A client who first started working with me said, “I was on a hike the other day, and it was a great moment. I was in flow. But I know hiking isn’t my Native Genius. How do I know that?”
When we distinguish our Native Genius from other pleasurable experiences, we’re better able to direct ourselves towards that magic combination: the inner smile at our successes, being excited to go to work, and of course, making good money.
The difference between flow and Native Genius is this...we can be in flow, but not contributing to what matters to us. If my client had natural inclinations along the lines of teaching about the wilderness, trail maintenance, or things of that sort in nature, the hike could have been in the realm of his Native Genius.
Flow, as Mihaly Csikszentmihalyi named and concepted in the seventies, is about being immersed in an activity with a kind of automaticity that feels great. This is a pleasurable experience and it might point to your Native Genius, but not always.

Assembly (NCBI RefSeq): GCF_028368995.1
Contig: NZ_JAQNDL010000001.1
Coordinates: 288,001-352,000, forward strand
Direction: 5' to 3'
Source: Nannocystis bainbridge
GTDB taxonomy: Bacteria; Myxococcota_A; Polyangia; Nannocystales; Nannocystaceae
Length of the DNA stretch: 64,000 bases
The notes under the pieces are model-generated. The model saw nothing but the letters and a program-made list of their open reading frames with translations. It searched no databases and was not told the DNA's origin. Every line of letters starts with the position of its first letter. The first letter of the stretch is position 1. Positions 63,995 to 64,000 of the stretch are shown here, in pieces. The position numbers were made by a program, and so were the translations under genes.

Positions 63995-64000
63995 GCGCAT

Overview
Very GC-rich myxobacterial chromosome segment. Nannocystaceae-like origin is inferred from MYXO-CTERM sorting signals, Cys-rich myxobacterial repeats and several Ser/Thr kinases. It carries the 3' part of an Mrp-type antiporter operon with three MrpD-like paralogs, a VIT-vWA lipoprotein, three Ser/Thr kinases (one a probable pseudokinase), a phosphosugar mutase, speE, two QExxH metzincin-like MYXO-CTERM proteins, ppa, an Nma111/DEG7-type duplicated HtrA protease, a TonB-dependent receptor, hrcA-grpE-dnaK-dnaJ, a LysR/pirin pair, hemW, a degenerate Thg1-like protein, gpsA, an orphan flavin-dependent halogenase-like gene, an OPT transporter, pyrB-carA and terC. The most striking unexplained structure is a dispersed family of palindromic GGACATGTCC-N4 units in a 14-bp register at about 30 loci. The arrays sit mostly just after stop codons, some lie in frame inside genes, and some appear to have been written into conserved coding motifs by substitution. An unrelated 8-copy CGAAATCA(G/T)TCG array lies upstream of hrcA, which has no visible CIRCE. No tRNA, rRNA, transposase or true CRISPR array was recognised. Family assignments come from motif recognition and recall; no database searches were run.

My client is an attorney involved in real estate. He loves putting deals together. He’s in flow when pouring over certain kinds of spreadsheets (but not all). When he’s pouring over certain spreadsheets (among other Native Geniuses), he’s also contributing to something that matters to him. For him, a hike is flow but not his Native Genius.
Amidst the swirl of things you’re interested in and enjoy, look for the things you crave doing and you’re also contributing to something that matters to you. These things are your Native Geniuses.